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Anders Lindskog

Anders Lindskog

Postdoctoral fellow

Anders Lindskog

Progressive marine oxygenation and climatic cooling at the height of the Great Ordovician Biodiversification Event


  • Nevin P. Kozik
  • Seth A. Young
  • Per Ahlberg
  • Anders Lindskog
  • Jeremy D. Owens

Summary, in English

The oxygen content of ancient seawater has been hypothesized to be a major controlling factor for biodiversity throughout Earth's history. The Great Ordovician Biodiversification Event (GOBE) represents one of the largest increases in biodiversity during the Phanerozoic, with peak rates of diversity occurring in the Middle–Late Ordovician. Multiple causal factors have resulted in this long-term adaptive radiation, but direct links to marine oxygen levels remain poorly characterized. Here we utilize a multiproxy dataset from the Röstånga-2 drillcore, Skåne (Scania), southernmost Sweden, to constrain local and global marine paleoredox dynamics using a multi-proxy approach throughout the Middle–Late Ordovician (Darriwilian–early Sandbian stages). Pyrite sulfur isotopes (δ34Spyr), iron speciation and trace metal concentrations (V, U, and Mo) all indicate pervasive locally reducing conditions, and thallium (ε205Tl) isotopic compositions indicate significant changes in global Mn-oxide burial. This is one of the first studies to utilize direct local and global paleoredox proxies to identify changes in marine oxygen associated with peak rates of biodiversification in the Ordovician. Our new thallium isotope and pyrite sulfur isotope trends from black shale are combined with previously published carbonate-based redox proxy data (δ238U and δ34SCAS–carbonate-associated sulfate) from time equivalent successions in Baltica, Laurentia and Argentine Precordillera, indicating a global shift towards enhanced Mn-oxide burial, decreased anoxic seafloor area, and decreased pyrite burial, respectively. Thus, oceanic conditions during the Middle–Late Ordovician are interpreted to have transitioned from pervasive, highly reducing conditions towards more oxygenated marine settings. These changes in global paleoredox coincide with paleotemperature proxy data that indicated an overall climatic cooling trend during this time. Significant cooling of Ordovician oceans and climate would have permitted enhanced ventilation of marine environments, that in turn likely facilitated new ecospace development/utilization and ultimately drove marine biodiversification. Our results show a protracted, yet progressive oxygenation of marine environments over an interval of ∼11 Myr coinciding with peak rates of biodiversification during the GOBE.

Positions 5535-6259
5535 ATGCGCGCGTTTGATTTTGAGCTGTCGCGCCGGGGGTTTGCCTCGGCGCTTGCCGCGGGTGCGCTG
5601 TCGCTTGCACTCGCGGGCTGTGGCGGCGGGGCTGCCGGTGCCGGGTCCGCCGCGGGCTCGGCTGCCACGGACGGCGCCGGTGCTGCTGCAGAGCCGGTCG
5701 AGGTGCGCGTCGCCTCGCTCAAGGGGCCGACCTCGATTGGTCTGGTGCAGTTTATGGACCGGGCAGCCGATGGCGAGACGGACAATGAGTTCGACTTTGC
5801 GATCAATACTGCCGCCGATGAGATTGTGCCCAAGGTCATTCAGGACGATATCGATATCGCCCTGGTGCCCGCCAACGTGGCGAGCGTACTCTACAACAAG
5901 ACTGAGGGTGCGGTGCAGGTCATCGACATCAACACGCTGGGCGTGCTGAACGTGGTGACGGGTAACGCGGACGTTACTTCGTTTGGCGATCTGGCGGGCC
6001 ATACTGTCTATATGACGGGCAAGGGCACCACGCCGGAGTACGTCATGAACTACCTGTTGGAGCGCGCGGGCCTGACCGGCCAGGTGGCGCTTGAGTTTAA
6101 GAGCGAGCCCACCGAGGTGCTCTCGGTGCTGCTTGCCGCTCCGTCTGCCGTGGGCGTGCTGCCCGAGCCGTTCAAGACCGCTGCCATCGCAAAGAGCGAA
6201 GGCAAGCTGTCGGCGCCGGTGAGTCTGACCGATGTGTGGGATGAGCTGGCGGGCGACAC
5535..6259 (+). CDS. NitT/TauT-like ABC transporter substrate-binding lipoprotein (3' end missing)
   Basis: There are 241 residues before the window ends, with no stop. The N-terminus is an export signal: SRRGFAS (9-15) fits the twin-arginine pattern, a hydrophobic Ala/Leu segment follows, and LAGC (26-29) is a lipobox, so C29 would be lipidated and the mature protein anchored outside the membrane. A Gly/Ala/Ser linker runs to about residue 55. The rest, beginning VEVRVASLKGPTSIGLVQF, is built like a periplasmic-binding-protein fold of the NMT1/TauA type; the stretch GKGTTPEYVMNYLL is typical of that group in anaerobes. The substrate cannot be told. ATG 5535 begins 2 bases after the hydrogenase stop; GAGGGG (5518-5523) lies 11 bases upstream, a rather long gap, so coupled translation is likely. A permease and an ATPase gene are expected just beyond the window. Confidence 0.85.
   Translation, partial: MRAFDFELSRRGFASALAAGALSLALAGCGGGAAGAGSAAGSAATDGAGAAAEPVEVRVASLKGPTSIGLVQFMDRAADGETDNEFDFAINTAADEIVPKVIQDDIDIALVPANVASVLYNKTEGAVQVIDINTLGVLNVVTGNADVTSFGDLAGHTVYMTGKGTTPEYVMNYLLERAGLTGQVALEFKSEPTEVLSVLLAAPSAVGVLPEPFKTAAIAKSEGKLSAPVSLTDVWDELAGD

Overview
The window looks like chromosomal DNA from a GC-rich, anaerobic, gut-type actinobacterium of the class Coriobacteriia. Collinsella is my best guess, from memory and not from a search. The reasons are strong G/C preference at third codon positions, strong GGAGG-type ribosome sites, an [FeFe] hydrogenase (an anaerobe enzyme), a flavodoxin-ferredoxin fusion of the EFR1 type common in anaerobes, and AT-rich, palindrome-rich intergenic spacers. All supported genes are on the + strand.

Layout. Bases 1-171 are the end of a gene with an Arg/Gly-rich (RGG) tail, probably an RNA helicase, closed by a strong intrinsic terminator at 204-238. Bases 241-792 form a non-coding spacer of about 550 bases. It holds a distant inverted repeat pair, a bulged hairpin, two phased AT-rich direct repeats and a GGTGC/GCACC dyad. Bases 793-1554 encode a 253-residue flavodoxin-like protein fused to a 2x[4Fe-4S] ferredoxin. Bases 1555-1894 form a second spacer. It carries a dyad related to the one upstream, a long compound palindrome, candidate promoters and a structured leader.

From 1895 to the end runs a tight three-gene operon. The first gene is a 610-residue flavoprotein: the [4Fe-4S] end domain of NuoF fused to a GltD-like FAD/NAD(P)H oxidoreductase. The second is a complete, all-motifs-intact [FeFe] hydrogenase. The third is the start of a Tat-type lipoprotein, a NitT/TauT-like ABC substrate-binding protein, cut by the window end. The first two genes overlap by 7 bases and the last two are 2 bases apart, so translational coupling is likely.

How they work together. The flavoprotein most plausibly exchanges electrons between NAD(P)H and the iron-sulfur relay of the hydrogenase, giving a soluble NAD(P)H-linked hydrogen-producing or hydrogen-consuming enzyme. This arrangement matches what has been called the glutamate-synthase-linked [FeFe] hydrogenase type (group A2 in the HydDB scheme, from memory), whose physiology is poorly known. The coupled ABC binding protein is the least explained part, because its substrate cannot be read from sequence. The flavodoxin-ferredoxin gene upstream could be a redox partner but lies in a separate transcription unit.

• Lithosphere and Biosphere Science

Publishing year





Global and Planetary Change



Document type

Journal article




  • Geology


  • Marine biodiversity
  • Middle Ordovician
  • Paleoredox
  • Sulfur isotopes
  • Thallium isotopes
  • Trace metals




  • ISSN: 0921-8181